Word Origin & History
late O.E. castel, from O.N.Fr. castel, from L. castellum "fortified village," dim. of castrum "fort;" cognate with O.Ir. cather, Welsh caer "town" (and perhaps related to castrare "cut off"). This word had come to O.E. as ceaster and formed the -caster and -chester in place names. Sp. alcazar "castle"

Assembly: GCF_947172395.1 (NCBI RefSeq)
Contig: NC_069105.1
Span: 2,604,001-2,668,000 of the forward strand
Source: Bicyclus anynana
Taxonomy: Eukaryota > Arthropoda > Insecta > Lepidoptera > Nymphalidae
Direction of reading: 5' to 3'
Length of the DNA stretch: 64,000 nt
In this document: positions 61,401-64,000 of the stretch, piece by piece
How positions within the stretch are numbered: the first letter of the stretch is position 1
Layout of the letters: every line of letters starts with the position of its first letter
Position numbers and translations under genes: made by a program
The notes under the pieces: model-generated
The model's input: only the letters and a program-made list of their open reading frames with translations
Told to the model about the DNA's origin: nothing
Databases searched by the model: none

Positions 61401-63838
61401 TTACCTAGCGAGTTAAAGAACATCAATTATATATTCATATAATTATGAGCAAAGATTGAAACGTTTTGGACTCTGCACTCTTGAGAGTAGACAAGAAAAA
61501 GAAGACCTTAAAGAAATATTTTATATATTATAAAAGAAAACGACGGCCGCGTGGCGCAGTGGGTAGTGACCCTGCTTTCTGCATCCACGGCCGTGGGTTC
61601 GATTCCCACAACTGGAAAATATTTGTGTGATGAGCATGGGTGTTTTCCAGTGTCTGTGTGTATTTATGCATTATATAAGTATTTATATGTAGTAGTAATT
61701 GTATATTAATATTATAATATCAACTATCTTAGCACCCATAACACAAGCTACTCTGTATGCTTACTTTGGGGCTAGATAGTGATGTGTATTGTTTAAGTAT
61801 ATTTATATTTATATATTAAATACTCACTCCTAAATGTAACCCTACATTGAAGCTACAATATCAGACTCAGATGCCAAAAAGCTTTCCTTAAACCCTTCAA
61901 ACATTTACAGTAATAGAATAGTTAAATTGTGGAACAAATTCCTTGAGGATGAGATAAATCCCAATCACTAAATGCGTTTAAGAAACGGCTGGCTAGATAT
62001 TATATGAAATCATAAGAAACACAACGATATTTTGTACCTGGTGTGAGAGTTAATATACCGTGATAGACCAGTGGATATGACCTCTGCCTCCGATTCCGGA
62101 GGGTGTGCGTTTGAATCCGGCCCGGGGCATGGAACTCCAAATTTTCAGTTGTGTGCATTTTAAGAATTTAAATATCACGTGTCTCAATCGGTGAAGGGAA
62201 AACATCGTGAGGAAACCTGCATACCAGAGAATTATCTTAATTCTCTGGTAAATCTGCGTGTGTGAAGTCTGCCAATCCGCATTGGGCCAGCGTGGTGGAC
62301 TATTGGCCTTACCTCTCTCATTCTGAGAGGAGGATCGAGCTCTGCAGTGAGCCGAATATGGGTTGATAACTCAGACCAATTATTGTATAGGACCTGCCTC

is from Arabic al-qasr, from L. castrum. The move in chess is recorded under this name from 1656. In early bibles, castle was used to translate Gk. kome "village," causing much confusion. Castles in Spain translated a 14c. Fr. term (the imaginary castles sometimes stood in Asia or Albania) and probably reflects the hopes of landless knights to establish themselves abroad.